In a recent post, Marty Cagan described the three kinds of teams, and which kind of team is truly empowered.
Ok, Marty really only talked about two types of teams – product and feature. He only mentioned the first kind of team – delivery – briefly. Long enough to say that it is the most common team and the furthest from an empowered team.
“The most common in terms of sheer numbers are not really product teams at all, they are delivery teams. Also referred to as “dev teams” or “scrum teams” or “engineering teams” and if your company is running something like SAFe, then, unfortunately, this is you. In this situation, there are some number of developers and a product owner. The product owner in this model is what I refer to as a “backlog administrator.” Someone does need to do this administrative work, but this is all about delivering output, and it’s really very little to do with what I am concerned about in terms of the need for true, consistent innovation on behalf of our customers. I’ve written elsewhere about why this model is really just re-packaged waterfall and is not used at true tech product companies.” Product vs. Feature Teams by Marty Cagan
It occurred to me while reading the post that the vast majority of internal product teams fall into the delivery team model. Part of the reason could be that most of those organizations aren’t “true tech product companies.” Part of the reason could be that the result of these teams’ work is not directly sold to their organization’s customers.
Does that mean that teams working in this context can’t be empowered? I’m not convinced.
If your team works in an internal product situation can still be empowered if you (in Marty’s words) “solve problems in ways our customers love, yet work for our business.” This may mean that you enable processes that do this. This may mean that you build the website or apps that help your organization solve problems. This may mean that you build products that provide the right environment for others in your organization to be able to focus on solving your customers’ problems.
Of course, it’s not just up to the teams. Your organization needs to change to provide your team the ability to have more control over what you work on and how you approach that work.
Is that change easy? No.
Are there many organizations making the change they need to do? Not that many… yet.
But I’m not convinced it’s impossible.
Included below are links to three of Marty Cagan’s articles about empowered teams, along with a couple of perspectives that speak more to internal product situations.
If you have experience with building empowered teams in an internal product situation, I’d love to hear about them.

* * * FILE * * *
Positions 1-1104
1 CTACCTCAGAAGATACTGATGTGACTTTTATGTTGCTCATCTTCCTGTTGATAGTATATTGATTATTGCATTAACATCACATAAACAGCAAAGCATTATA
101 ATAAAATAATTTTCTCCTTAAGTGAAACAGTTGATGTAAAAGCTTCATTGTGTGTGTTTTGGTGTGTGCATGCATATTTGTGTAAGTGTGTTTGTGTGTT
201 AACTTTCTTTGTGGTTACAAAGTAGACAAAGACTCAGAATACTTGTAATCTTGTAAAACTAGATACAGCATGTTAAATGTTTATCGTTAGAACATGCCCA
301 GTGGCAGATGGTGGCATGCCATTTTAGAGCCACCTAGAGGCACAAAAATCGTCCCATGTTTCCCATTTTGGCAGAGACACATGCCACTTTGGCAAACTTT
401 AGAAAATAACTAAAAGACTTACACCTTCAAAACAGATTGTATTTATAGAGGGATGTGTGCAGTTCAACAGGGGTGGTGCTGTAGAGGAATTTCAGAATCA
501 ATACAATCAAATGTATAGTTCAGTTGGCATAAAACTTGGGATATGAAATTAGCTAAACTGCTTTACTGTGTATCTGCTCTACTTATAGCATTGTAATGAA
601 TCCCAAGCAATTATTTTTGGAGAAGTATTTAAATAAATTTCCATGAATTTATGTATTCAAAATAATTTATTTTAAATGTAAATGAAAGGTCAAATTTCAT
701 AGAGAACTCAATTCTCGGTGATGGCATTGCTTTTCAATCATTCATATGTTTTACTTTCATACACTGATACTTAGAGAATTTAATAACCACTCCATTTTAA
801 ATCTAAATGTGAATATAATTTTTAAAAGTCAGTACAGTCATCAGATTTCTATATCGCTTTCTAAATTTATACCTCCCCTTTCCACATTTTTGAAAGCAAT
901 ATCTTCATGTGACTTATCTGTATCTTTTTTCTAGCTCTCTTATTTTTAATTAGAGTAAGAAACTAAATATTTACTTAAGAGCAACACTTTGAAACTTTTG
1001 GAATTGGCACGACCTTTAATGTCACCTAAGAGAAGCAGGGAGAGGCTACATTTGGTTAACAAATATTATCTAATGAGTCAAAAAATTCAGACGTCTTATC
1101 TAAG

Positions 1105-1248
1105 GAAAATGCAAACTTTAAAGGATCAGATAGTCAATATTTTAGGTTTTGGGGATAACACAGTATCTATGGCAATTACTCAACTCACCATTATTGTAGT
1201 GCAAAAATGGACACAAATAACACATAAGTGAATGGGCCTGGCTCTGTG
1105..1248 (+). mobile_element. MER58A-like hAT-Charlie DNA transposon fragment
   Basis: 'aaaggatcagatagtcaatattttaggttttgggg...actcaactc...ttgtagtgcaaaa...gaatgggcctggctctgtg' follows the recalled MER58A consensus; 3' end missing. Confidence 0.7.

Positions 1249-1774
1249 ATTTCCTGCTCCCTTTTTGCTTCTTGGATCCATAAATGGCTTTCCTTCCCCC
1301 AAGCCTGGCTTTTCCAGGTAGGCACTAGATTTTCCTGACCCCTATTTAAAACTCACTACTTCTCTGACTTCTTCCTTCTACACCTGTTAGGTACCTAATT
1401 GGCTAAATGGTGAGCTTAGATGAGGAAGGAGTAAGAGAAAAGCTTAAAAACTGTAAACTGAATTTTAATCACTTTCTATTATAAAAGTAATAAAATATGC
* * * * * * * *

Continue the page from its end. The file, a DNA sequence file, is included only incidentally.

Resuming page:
Empowered Product Teams
Culture is extremely important, but there is something about great product companies that is more fundamental and more specific. It really gets down to their views on their people, and how they should work together to solve problems. They tend to have empowered product teams.
Marty Cagan shares some important lessons he’s learned about this particular aspect of culture that makes such a profound difference in the results.
Product vs Feature Teams
According to Marty Cagan, in the tech world, there are really three distinct types of, loosely speaking, “product teams:” delivery teams, feature teams, and product teams. In this article, Marty explores the difference between feature and product teams and what makes product teams truly empowered.
Product Team FAQ
The previous article generated a lot of comments and questions, so Marty considered the questions, came up with a useful reply and shared those responses so that everyone with that question, including in the future, can hopefully benefit from the dialog.
The problem with project managers and product-based thinking
Once upon a time James King used to run projects. He was skeptical when he first encountered agile and reasoned that he could just steamroll scrum masters and product owners. That was until he encountered his first “real” product owner. (Someone who is more than a backlog administrator). He shared the story of what happened next on the way to building an empowered product team (though he doesn’t necessarily call it that).
How to Make Product Management for Enterprise Systems Work
Andreas Reichhart shares some of the lessons he’s learned building enterprise systems at Zalando – one of Europe’s leading online fashion platforms. In the past few years Zalando moved from a more traditional “internal IT setup” to a product-driven culture that develops industry-leading bespoke enterprise solutions.